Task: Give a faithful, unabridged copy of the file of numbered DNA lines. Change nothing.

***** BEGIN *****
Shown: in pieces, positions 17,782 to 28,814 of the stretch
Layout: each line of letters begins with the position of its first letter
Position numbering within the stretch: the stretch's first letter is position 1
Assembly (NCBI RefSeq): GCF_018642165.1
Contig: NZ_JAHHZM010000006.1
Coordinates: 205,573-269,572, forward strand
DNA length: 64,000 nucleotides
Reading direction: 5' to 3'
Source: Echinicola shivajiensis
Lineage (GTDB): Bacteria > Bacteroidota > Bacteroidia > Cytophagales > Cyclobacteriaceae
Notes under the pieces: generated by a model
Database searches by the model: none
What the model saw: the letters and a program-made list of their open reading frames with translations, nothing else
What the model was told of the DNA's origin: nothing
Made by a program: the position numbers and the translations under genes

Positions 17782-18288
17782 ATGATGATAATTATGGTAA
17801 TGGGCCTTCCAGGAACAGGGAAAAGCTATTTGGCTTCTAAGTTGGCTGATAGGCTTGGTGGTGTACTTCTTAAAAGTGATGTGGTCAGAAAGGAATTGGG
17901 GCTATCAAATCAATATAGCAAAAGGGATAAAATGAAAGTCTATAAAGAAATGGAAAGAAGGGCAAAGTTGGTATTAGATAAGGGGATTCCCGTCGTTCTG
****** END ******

Shown: in pieces, positions 17,782 to 28,814 of the stretch
Layout: each line of letters begins with the position of its first letter
Position numbering within the stretch: the stretch's first letter is position 1
Assembly (NCBI RefSeq): GCF_018642165.1
Contig: NZ_JAHHZM010000006.1
Coordinates: 205,573-269,572, forward strand
DNA length: 64,000 nucleotides
Reading direction: 5' to 3'
Source: Echinicola shivajiensis
Lineage (GTDB): Bacteria > Bacteroidota > Bacteroidia > Cytophagales > Cyclobacteriaceae
Notes under the pieces: generated by a model
Database searches by the model: none
What the model saw: the letters and a program-made list of their open reading frames with translations, nothing else
What the model was told of the DNA's origin: nothing
Made by a program: the position numbers and the translations under genes

Positions 17782-18288
17782 ATGATGATAATTATGGTAA
17801 TGGGCCTTCCAGGAACAGGGAAAAGCTATTTGGCTTCTAAGTTGGCTGATAGGCTTGGTGGTGTACTTCTTAAAAGTGATGTGGTCAGAAAGGAATTGGG
17901 GCTATCAAATCAATATAGCAAAAGGGATAAAATGAAAGTCTATAAAGAAATGGAAAGAAGGGCAAAGTTGGTATTAGATAAGGGGATTCCCGTCGTTCTG